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The Philosophy of Nietzsche: An Introduction by Alain de Botton

Friedrich Nietzsche believed that all varieties of suffering and failure were to be welcomed by anyone seeking happiness. We should regard them as tough challenges to be overcome in the same way as a climber might tackle a mountain.

It should come as no surprise then, that Nietzsche is the one who first said, that which does not kill me, makes me stronger. (update: Walter Kaufmann, the editor of the Viking Portable Nietzsche, states in a footnote that the statement, “that which does not kill me, makes me stronger,” is a Roman proverb.)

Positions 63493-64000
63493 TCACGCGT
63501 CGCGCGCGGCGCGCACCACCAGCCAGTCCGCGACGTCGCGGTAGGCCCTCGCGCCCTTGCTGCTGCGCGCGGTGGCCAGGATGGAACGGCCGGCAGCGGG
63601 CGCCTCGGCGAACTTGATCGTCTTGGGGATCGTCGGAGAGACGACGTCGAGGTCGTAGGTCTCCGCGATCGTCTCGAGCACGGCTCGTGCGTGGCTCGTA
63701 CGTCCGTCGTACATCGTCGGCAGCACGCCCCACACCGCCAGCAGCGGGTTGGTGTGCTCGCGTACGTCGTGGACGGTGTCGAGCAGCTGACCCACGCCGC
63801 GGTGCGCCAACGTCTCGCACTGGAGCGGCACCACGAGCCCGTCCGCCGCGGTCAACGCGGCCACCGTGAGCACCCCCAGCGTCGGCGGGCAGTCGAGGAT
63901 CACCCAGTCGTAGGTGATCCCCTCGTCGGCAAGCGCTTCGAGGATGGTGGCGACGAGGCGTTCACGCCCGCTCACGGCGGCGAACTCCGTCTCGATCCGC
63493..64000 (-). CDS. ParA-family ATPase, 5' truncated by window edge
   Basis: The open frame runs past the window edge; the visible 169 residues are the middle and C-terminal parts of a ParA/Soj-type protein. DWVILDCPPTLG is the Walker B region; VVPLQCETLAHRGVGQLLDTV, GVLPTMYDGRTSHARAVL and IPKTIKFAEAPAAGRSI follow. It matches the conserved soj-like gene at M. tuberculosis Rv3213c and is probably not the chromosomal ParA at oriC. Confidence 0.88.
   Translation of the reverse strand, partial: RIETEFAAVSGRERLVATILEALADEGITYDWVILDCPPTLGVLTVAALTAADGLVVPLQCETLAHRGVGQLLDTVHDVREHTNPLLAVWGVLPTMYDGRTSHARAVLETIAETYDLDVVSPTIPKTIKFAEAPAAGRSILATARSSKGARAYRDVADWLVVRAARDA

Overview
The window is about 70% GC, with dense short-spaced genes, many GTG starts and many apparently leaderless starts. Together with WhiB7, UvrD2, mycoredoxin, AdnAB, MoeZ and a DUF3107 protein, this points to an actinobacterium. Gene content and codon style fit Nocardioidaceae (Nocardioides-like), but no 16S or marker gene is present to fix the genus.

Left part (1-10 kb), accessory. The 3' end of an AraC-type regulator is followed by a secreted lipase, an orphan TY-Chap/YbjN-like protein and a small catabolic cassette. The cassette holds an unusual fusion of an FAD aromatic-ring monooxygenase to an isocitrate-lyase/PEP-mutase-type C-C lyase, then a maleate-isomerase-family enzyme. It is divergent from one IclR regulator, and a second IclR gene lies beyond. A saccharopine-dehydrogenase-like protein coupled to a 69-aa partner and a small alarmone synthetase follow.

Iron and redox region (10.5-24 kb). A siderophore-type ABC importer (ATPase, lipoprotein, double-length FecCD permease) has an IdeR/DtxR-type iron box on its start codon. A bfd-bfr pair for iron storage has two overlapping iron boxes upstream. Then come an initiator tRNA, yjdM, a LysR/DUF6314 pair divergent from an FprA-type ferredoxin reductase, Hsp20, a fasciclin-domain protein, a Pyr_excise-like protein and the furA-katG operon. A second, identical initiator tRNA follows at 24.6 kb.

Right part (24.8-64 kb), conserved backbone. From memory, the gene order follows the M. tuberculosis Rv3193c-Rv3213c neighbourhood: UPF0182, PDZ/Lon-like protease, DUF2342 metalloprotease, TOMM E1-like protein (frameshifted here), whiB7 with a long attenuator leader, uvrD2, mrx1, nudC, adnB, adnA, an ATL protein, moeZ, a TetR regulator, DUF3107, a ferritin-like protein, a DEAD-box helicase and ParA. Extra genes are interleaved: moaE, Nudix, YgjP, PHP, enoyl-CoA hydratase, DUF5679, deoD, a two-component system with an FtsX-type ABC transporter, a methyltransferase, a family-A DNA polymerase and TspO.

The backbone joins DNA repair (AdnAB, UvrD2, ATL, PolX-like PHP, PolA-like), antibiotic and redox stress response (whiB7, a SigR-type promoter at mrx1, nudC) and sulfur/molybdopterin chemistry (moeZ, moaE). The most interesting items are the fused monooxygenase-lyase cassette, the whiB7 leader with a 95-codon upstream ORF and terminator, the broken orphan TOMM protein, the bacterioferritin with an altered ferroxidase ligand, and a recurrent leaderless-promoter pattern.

Don’t talk about giftedness or inborn talents, one can name all kinds of very great people who are not very gifted, they acquired greatness, they became geniuses, and they did so by overcoming difficulties.

Still Curious? Check out Beyond Good and Evil and The Twilight of the Idols and The Anti-Christ: or How to Philosophize with a Hammer.

(H/T OpenCulture)